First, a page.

San Benito, Texas
The University of Texas Rio Grande Valley
Matched Medical School:
The University of Texas Medical Branch at Galveston
Having JAMP be present through their scholarships, internships, MCAT prep courses, and introducing us to such motivating and supporting people was a type of support system I was very lucky to have. This pushed me to be the best I could be in school and outside of school because even when things became difficult, I would remember they’d seen something special in me.
How has JAMP helped you strive to achieve your goal of becoming a doctor?
There is a powerful effect in the act of someone you do not know meeting you and taking a chance on you and your success. It transforms you in a way that makes you solidify your own belief and yourself and work even harder towards your dream. I am very thankful to JAMP for seeing in me something special enough to make them choose me to take a chance on and help reach my goal of becoming a doctor.
Their faith and continuing support from the moment I was accepted to the moment I did not get my MCAT score my first time to the moment it came time for interviews was just unbelievable. Having JAMP be present through their scholarships, internships, MCAT prep courses, and introducing us to such motivating and supporting people was a type of support system I was very lucky to have. This pushed me to be the best I could be in school and outside of school because even when things became difficult, I would remember they’d seen something special in me.
What advice would you like to offer current or future JAMP students?
As a pre-med student, it is very tempting to spend all your undergraduate time polishing up your resume with experiences you think medical schools are going to like. And as someone who did that most of high school, I learned in college that sometimes that is not the best way to go. It’s important to do things you are passionate about because then you do not enjoy them and everything ends up feeling like a chore. This is so important because once you reach medical school, most of your time will be taken up by medically related activities.
So I advise really keeping an open-mind on volunteering at places other than just a hospital, working in places other than just hospitals, taking classes other than just classes related to medical school, joining clubs that aren’t just premed related, and don’t feel guilty about doing it. College is honestly such a unique experience in which you get the opportunity to learn about literally anything you are curious about and you shouldn’t throw this away just to create an impressive medical school application. Your application will come off as impressive based off your passion and the value of your experiences. If you are able to tie the impact and value of these non-medically related experiences to your development and potential, then there is nothing for you to worry about.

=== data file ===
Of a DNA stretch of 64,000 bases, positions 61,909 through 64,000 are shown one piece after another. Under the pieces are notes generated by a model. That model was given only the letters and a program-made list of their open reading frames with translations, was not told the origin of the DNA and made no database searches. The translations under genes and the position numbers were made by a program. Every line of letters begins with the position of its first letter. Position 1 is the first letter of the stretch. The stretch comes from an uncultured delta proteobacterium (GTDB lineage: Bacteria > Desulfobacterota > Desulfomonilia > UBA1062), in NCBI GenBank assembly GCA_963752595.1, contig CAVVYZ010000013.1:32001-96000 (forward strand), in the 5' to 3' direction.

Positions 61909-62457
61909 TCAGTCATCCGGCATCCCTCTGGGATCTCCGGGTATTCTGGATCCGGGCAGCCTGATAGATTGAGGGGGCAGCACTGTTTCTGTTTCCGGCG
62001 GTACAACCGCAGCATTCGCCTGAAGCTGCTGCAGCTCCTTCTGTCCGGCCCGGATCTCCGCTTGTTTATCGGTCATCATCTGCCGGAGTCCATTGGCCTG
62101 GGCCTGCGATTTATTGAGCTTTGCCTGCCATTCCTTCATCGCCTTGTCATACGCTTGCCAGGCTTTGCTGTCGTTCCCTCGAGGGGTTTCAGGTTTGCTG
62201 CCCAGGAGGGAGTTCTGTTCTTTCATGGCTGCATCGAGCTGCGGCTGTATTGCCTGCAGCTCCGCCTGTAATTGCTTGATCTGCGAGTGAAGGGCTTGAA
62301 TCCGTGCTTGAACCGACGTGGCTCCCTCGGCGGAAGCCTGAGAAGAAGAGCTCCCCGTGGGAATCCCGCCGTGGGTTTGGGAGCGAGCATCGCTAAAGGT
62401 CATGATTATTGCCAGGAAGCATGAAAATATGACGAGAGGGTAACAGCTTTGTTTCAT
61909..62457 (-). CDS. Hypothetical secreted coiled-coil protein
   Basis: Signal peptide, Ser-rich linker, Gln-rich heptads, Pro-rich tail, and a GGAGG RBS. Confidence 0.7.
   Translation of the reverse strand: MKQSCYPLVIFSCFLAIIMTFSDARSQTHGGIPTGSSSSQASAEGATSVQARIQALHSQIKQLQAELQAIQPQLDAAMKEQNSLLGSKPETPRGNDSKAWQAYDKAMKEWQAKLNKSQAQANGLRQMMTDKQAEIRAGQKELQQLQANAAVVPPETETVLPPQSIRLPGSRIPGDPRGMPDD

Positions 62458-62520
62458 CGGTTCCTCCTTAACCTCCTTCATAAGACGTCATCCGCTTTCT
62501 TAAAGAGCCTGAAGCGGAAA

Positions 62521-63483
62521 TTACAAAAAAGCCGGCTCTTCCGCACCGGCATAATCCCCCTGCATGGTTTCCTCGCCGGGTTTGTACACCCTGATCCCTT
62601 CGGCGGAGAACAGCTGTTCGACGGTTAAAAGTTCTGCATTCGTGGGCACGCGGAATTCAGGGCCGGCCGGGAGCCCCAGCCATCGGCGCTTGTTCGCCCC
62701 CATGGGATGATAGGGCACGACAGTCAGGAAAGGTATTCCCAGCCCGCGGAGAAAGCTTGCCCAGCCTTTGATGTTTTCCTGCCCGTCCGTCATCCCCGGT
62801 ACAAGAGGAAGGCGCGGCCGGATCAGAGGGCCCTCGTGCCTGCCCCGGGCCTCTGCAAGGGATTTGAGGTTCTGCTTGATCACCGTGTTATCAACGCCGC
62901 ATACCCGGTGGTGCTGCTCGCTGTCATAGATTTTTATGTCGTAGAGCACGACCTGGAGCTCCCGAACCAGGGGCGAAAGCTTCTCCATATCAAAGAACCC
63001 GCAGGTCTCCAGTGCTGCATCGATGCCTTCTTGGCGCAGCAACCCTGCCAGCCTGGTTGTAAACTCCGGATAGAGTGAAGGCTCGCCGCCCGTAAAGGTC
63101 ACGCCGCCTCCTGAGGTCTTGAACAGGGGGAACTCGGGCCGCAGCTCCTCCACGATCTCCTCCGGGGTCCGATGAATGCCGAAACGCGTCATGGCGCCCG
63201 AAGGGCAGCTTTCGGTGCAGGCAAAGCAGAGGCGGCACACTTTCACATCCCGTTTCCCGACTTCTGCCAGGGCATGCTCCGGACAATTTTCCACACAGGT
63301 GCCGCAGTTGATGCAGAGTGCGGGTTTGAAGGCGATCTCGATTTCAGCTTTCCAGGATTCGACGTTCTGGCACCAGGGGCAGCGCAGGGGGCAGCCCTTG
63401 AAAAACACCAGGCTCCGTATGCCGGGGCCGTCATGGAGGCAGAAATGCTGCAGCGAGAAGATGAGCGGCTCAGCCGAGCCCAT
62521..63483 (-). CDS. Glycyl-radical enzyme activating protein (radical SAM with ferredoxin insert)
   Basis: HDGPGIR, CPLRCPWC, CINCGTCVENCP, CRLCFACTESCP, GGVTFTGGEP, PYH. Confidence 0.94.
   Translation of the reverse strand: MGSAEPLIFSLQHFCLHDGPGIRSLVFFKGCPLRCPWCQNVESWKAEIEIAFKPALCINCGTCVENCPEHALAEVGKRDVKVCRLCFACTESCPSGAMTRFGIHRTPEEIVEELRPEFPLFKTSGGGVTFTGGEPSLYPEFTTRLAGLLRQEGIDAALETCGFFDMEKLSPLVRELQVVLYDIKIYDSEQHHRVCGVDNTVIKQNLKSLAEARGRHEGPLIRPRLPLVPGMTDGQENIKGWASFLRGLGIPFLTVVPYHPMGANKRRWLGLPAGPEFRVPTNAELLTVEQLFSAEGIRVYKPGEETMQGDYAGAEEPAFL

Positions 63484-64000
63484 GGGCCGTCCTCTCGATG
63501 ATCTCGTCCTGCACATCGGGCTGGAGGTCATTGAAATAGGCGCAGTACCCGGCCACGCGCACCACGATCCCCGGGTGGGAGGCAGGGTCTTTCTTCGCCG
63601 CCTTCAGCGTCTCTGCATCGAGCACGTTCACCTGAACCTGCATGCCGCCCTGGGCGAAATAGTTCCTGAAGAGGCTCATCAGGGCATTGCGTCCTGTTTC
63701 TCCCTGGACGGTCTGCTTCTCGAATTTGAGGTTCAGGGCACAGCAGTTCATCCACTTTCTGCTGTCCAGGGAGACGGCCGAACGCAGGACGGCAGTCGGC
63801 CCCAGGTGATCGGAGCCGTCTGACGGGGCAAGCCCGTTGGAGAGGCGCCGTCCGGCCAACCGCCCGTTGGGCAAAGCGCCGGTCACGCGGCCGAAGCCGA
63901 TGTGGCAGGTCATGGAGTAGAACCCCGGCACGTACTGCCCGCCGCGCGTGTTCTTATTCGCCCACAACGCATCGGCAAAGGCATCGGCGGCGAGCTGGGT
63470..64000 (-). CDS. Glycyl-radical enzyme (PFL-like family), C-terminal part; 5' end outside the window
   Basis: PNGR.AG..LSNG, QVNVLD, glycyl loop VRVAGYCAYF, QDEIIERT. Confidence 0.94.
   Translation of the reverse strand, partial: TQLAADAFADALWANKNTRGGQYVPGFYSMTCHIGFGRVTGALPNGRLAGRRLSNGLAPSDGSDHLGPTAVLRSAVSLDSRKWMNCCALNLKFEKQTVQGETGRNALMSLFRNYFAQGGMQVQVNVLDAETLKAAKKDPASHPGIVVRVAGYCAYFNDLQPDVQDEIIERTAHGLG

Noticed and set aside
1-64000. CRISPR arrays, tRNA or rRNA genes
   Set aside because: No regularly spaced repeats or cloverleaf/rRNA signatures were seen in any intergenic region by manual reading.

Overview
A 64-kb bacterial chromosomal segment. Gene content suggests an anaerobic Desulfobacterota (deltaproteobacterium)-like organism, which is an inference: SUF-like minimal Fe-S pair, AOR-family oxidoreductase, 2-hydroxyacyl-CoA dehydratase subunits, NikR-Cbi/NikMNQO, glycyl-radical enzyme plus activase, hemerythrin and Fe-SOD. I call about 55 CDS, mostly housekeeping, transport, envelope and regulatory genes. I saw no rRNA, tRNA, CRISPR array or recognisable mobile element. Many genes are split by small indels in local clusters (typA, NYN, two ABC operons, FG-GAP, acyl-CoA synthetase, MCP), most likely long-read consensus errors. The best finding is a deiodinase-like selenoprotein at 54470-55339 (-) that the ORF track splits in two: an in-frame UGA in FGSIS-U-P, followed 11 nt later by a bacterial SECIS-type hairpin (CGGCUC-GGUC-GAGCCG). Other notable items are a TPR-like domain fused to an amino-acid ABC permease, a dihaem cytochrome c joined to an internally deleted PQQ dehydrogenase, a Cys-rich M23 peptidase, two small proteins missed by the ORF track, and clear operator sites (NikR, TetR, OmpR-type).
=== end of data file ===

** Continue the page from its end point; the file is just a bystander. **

What aspect of JAMP has been most beneficial to you?
Every aspect of JAMP has been beneficial to me, but the summer internships they set up for us and the people I’ve met along the way have probably been the most. The internships really allowed me to immerse myself in medicine and validate my passion for this field. I learned about osteopathic medicine, how to suture, how to cast an arm, and got to shadow many great physicians that showed me the hard work it takes to become a physician. Not only that, but I got to hear medical students and actual physicians talk to us about what this life is like. I even got to meet the author of a very inspirational book called Overcoming the Odds about a physician who applied to medical school 3 times. It was one of the most inspirational events in the internships!
The students and faculty I met at the internships and other events were also a blessing. Every one had their own story to tell and just when you thought you’d heard every type of story someone would surprise with why they became interested in medicine and the struggles they’d had getting to where they are now. These stories are something I’ll keep with me because they push me to strive to be the best physician I can be. I respect and admire every single one of the JAMPers in my cohort and I only expect great things. Thank you to JAMP for everything!
Growing up I always knew I wanted to be a doctor, even if my reasoning for it didn’t develop until I was older. It was when I lost my grandfather to acute myeloid leukemia at a young age that the clarity in deciding if this field was really for me came. After hearing the doctors say the chemo wasn’t working and there was nothing we could do sparked a fire in me. I couldn’t believe there were diseases we couldn’t prevent or treat. I decided I would help by making sure other people didn’t lose someone so special to something they could actually prevent. I felt it was my duty to go out make sure to prevent the preventable and treat the treatable.
I grew up in San Benito, TX and graduated from what used to be called UT-Pan American and is now UT-Rio Grande Valley. I applied to JAMP my second year and was lucky enough to land an interview and then find out I was accepted. The journey I have taken with JAMP has been such an exciting one that I wish every pre-med student could take. I spent one of my summers at TCOM and learned so much about osteopathic medicine and spent my second summer at UTHSCSA where I got to learn from an actual Embryology professor. JAMP gave me the opportunity to interview at all 9 medical schools and learn what each one of them offers. I am fortunate to say that I will be attending UT Medical Branch – Galveston and am very excited for what the future holds.